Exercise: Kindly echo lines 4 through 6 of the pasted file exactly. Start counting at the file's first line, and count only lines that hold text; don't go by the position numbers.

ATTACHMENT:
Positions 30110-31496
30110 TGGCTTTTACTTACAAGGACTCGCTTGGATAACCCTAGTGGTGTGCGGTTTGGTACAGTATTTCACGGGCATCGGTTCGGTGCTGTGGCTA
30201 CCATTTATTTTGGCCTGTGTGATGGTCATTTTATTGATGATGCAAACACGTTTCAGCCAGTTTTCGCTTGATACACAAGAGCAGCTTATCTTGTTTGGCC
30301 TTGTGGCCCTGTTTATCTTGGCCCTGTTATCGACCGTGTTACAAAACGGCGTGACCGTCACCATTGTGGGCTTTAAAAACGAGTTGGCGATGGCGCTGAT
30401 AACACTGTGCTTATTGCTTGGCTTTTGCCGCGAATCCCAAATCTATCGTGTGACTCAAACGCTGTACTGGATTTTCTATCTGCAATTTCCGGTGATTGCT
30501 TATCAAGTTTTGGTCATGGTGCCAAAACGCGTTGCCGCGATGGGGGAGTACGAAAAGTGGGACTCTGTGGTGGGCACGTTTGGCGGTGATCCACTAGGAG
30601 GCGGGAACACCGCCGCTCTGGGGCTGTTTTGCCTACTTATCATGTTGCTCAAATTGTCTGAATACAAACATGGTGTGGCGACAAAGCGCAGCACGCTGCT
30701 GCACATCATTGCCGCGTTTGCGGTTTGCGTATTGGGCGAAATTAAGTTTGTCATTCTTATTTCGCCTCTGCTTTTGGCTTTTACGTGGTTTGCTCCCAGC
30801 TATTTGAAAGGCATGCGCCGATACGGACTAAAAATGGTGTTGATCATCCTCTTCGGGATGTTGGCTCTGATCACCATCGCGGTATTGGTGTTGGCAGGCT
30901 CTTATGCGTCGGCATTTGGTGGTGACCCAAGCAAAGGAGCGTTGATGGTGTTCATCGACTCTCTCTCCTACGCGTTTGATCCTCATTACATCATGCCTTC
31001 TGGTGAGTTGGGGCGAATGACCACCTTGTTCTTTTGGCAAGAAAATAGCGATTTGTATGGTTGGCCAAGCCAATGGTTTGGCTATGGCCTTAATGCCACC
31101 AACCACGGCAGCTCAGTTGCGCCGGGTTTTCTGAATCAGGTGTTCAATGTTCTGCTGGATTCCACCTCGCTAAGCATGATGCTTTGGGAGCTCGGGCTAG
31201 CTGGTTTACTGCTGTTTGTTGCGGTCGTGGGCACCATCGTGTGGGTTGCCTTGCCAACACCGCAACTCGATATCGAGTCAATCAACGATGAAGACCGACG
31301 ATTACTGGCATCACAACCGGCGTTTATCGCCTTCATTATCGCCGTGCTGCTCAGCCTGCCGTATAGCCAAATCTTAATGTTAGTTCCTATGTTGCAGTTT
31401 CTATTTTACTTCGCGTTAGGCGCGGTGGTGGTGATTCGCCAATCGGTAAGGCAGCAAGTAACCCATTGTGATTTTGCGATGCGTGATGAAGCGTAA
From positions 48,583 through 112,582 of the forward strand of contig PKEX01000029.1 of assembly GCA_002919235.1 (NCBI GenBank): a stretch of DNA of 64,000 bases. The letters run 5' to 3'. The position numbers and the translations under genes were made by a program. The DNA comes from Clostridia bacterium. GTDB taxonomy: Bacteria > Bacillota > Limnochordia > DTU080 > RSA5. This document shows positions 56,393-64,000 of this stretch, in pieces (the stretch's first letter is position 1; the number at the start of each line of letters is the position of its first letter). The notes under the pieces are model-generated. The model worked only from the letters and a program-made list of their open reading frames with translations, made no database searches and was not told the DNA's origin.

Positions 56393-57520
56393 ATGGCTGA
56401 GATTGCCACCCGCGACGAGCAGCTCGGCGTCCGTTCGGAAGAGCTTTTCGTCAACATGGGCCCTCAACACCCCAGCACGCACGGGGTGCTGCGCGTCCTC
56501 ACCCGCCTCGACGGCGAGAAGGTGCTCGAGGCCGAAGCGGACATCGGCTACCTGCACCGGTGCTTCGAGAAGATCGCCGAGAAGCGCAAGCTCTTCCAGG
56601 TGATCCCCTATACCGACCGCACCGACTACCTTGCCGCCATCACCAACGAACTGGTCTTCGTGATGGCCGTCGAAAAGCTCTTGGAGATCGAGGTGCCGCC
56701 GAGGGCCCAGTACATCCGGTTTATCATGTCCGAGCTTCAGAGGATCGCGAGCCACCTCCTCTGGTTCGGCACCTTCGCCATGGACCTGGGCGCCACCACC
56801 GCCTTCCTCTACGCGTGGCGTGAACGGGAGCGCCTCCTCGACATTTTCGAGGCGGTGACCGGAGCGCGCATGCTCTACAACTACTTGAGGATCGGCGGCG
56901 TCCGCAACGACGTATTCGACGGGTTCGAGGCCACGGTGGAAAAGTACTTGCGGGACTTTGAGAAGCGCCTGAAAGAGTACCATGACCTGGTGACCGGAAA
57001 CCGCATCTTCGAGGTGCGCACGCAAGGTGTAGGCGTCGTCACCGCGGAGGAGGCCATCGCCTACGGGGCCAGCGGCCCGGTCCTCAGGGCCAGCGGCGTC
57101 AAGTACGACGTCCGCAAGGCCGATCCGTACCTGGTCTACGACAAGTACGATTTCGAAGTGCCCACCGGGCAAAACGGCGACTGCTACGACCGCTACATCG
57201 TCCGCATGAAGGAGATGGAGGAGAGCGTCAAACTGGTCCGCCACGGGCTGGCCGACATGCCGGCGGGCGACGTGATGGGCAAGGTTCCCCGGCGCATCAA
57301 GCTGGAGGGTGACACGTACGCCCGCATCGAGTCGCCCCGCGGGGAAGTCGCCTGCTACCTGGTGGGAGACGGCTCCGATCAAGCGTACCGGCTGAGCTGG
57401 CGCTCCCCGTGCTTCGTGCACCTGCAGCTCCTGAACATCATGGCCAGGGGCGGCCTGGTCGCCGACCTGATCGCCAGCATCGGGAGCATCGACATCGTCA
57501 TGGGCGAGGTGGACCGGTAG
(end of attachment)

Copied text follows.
30301 TTGTGGCCCTGTTTATCTTGGCCCTGTTATCGACCGTGTTACAAAACGGCGTGACCGTCACCATTGTGGGCTTTAAAAACGAGTTGGCGATGGCGCTGAT
30401 AACACTGTGCTTATTGCTTGGCTTTTGCCGCGAATCCCAAATCTATCGTGTGACTCAAACGCTGTACTGGATTTTCTATCTGCAATTTCCGGTGATTGCT
30501 TATCAAGTTTTGGTCATGGTGCCAAAACGCGTTGCCGCGATGGGGGAGTACGAAAAGTGGGACTCTGTGGTGGGCACGTTTGGCGGTGATCCACTAGGAG